Re: "the customer’s workloads had been overscheduled"
Most deployments to Kubernetes aren’t via web UI, they’re via standard Kubernetes command line tools. If you’re using it, you probably aren’t (or shouldn’t be) the type of admin depending on point and drool handholding. As for preventing people getting into trouble - well, I’ve never met a technology that can stop a determined idiot from doing this.
Regarding limiting over-scheduling, it can absolutely be a valid user decision. Particularly in non-prod environments where you may burn a lot of money if you don’t contend the workloads, and probably don’t care too much if there are very occasional problems if everything gets busy at the same time.
If the user tried to deploy to production without using the very rich set of primitives Kubernetes has for controlling scheduling, I’d definitely say they bear a significant portion of the responsibility. It’s like massively over committing a VMware cluster. RTFM, know your workloads, and test properly in a prod-like environment.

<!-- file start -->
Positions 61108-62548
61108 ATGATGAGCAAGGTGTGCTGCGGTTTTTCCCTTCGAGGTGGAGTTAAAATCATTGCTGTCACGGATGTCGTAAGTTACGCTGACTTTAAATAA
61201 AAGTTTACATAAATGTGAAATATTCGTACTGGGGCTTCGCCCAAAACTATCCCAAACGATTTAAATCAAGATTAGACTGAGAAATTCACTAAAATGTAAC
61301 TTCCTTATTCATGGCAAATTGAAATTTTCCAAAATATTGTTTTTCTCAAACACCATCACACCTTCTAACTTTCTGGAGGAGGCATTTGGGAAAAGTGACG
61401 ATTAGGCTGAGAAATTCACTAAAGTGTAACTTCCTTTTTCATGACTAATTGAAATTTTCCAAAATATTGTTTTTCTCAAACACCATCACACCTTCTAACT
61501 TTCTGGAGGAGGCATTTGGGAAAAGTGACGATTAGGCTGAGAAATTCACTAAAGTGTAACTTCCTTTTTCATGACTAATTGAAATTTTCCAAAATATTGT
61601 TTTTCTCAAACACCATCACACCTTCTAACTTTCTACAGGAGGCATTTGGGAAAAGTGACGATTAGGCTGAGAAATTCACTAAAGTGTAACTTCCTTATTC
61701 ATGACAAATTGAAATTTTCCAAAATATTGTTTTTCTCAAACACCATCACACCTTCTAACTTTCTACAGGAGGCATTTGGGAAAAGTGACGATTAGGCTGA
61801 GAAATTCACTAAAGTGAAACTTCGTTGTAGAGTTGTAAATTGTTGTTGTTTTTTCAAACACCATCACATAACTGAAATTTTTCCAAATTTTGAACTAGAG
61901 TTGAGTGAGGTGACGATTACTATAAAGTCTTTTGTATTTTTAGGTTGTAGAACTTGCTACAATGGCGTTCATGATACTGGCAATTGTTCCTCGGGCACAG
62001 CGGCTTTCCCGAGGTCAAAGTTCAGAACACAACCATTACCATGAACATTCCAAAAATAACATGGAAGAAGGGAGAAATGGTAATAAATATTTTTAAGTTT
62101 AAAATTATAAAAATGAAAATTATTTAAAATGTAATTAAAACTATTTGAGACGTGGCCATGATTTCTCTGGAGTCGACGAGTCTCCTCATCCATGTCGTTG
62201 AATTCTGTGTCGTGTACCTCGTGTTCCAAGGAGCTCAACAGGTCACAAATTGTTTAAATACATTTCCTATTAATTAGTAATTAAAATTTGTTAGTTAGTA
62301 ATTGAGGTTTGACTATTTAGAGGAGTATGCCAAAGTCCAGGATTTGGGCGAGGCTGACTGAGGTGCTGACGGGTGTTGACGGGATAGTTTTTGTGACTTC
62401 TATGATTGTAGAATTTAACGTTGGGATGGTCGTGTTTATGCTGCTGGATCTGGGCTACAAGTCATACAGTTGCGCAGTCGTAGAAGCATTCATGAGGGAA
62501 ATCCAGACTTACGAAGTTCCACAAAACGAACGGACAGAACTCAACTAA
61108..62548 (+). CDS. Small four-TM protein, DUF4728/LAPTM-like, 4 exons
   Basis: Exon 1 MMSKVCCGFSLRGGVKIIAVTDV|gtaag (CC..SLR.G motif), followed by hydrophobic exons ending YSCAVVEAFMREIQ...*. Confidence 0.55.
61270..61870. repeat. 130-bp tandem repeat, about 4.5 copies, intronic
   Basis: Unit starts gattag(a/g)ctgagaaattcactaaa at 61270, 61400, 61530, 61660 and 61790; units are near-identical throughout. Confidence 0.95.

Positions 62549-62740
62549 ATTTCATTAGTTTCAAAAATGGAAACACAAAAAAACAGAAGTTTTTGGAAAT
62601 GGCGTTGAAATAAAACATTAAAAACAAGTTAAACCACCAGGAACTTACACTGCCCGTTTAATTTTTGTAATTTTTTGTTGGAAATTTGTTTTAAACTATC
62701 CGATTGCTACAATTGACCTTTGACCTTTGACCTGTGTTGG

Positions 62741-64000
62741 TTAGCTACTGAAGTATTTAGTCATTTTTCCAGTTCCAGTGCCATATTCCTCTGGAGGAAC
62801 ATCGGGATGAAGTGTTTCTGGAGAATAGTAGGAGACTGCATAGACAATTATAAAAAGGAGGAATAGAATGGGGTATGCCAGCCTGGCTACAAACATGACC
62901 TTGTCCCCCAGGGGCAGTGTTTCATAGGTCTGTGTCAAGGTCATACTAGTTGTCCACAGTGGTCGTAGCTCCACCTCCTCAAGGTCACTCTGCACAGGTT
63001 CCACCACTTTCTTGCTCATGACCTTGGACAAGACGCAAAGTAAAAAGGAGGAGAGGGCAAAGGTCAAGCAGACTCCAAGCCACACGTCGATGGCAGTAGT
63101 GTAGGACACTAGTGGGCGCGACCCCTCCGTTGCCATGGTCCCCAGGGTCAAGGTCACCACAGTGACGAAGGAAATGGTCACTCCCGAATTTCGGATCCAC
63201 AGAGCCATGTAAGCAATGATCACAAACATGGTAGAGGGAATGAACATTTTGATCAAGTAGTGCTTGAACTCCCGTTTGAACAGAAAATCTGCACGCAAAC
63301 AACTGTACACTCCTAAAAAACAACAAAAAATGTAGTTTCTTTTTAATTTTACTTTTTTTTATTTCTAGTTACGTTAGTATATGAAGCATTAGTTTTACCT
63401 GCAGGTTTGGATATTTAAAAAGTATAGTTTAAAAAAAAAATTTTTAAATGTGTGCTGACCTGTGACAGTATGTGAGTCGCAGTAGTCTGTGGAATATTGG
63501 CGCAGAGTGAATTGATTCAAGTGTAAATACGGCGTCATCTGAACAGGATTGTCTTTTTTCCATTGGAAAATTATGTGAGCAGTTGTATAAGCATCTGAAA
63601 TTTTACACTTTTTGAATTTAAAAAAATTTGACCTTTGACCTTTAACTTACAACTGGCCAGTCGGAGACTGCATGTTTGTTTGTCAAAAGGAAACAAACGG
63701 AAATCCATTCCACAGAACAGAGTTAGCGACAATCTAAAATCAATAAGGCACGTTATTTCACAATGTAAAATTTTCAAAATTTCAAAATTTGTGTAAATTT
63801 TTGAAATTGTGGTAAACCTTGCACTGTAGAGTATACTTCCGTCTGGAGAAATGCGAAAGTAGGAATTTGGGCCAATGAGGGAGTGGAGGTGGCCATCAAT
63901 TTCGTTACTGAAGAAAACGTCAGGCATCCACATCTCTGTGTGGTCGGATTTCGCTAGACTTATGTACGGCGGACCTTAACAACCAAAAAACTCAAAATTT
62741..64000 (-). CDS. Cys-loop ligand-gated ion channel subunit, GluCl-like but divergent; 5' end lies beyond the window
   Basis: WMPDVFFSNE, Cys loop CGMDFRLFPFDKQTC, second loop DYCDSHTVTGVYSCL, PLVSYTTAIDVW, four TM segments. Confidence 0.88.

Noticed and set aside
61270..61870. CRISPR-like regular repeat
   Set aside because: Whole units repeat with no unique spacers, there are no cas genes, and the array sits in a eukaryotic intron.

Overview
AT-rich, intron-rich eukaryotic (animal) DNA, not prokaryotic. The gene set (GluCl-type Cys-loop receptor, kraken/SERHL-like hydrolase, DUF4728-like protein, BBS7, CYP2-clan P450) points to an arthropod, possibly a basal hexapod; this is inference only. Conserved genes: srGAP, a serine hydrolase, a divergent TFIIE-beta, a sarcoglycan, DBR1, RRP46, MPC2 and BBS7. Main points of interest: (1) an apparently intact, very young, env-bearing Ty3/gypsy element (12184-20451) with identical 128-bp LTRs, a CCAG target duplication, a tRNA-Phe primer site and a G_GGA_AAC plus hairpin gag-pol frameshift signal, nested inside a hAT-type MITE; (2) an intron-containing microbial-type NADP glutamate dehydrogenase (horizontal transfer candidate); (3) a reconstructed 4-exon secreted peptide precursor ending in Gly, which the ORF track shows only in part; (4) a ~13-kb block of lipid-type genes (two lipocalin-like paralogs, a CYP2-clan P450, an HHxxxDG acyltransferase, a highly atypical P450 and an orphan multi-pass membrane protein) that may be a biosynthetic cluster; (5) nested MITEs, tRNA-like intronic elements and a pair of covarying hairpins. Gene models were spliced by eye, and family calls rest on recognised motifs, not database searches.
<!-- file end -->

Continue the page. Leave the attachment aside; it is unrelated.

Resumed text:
What I do think was bad was that the user’s poor decision was allowed to affect the system level services. This would have made it difficult for them to debug themselves in a managed cluster, and it shouldn’t have taken a day’s debugging by the Azure team to locate this fairly basic problem. That bit Microsoft should definitely shoulder the blame for. Still, at least they’ve fixed it (according to the HN thread).